By: Noah Thomas
Every professional American sports league has its few teams that are held in high regard. In Major League Baseball, the New York Yankees and the Boston Red Sox are among the most celebrated. The NBA has the Los Angeles Lakers and Boston Celtics, and in football the Dallas Cowboys are known as America’s team, the title of which has been challenged in recent years by the New England Patriots.
In the National Hockey League, few teams are more widely celebrated than the Montreal Canadiens.
Tuesday night, after reaching one million followers on Twitter, the Canadiens organization chose to celebrate their fans and the support given throughout the years by sending out several automated tweets to their followers. The tweets in question featured photos of Canadiens jerseys with fans’ usernames plastered on the back.
After several of the automated tweets were sent out, it became clear that Montreal did not think this thing through. One particular tweet made it onto their timeline—a tweet featuring the Twitter handle of an account that contained a highly offensive racial slur. Bruce Arthur, a journalist in Toronto, Ontario, took a screenshot of the tweet. It can be found here (WARNING: CONTAINS OFFENSIVE LANGUAGE).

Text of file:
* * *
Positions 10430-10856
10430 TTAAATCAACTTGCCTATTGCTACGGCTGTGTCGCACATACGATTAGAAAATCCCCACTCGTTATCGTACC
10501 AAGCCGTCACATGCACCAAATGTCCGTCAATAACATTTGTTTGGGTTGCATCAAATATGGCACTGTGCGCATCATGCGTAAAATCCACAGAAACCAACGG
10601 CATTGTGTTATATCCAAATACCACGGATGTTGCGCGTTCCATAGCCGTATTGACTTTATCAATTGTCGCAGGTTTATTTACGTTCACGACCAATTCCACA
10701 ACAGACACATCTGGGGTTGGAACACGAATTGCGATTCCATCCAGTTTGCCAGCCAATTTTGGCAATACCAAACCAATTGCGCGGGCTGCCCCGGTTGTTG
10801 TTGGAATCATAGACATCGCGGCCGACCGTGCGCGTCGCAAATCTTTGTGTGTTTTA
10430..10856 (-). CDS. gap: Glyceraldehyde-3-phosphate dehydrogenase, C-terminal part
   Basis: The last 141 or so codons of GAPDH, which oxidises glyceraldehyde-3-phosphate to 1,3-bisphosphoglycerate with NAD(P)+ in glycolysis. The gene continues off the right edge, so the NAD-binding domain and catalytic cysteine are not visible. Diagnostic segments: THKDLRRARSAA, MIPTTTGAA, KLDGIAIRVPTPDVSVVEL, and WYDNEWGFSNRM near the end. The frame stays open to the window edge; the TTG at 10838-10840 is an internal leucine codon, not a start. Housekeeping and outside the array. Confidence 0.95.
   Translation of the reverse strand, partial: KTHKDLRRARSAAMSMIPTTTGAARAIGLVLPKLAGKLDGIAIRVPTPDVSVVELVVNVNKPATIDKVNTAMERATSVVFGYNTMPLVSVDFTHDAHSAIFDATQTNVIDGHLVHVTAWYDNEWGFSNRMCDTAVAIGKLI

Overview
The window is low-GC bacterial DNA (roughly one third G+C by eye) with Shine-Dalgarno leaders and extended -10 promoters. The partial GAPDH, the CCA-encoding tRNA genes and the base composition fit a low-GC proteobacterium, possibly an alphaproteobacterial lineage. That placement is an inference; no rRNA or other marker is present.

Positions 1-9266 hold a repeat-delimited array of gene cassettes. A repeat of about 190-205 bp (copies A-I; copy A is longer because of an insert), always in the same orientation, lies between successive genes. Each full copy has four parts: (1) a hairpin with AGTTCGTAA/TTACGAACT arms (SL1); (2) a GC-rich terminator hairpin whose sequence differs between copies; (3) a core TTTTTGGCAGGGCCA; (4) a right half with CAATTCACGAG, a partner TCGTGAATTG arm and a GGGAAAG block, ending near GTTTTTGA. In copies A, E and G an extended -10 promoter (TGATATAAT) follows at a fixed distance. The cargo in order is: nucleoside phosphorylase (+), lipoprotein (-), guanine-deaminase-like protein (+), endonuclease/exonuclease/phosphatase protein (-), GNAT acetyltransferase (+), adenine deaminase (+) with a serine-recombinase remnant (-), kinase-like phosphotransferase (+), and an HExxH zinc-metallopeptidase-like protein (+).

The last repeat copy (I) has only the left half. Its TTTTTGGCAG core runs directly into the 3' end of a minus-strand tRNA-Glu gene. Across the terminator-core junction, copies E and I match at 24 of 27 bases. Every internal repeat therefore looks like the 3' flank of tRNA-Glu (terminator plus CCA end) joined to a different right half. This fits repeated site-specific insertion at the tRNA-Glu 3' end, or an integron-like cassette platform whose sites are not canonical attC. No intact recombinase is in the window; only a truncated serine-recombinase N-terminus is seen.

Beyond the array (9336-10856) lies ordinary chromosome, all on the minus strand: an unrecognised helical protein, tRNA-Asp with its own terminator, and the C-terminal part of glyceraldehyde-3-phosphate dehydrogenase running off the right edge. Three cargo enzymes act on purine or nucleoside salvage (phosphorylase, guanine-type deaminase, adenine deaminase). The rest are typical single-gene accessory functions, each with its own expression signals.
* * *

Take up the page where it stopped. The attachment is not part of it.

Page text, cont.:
In a world in which social media is the law of the land when it comes to public relations, mishaps happen. Unfortunately, the very mistake the Canadiens PR department made is extremely similar to one the Patriots made not even a few years ago. After realizing what the tweet contained, the Canadiens removed it and quickly apologized, promising that nothing of the sort would occur in the future.
This is just another wrench in the machine of a Canadiens organization that has had very few things go its way this season. The Habs are barely above .500 at this juncture (29-27-5) and are sitting in the sixth position in the Eastern Conference with only a meager chance of making any noise in the Stanley Cup playoffs.
One of the most recent public relations nightmare in professional sports takes the pitfalls of social media, combining them with what was supposed to be a joyous occasion, and sprinkling in one of the most hot-button issues in today’s society. This is a bad look for Montreal, but not one that will cause too much of a stink in the long run.
Social media is both a great tool for communicating with others and a small-scale, personal weapon of mass destruction. With great power comes great responsibility, so all social media accounts linked to professional sports franchises will need to exercise extreme caution in the future.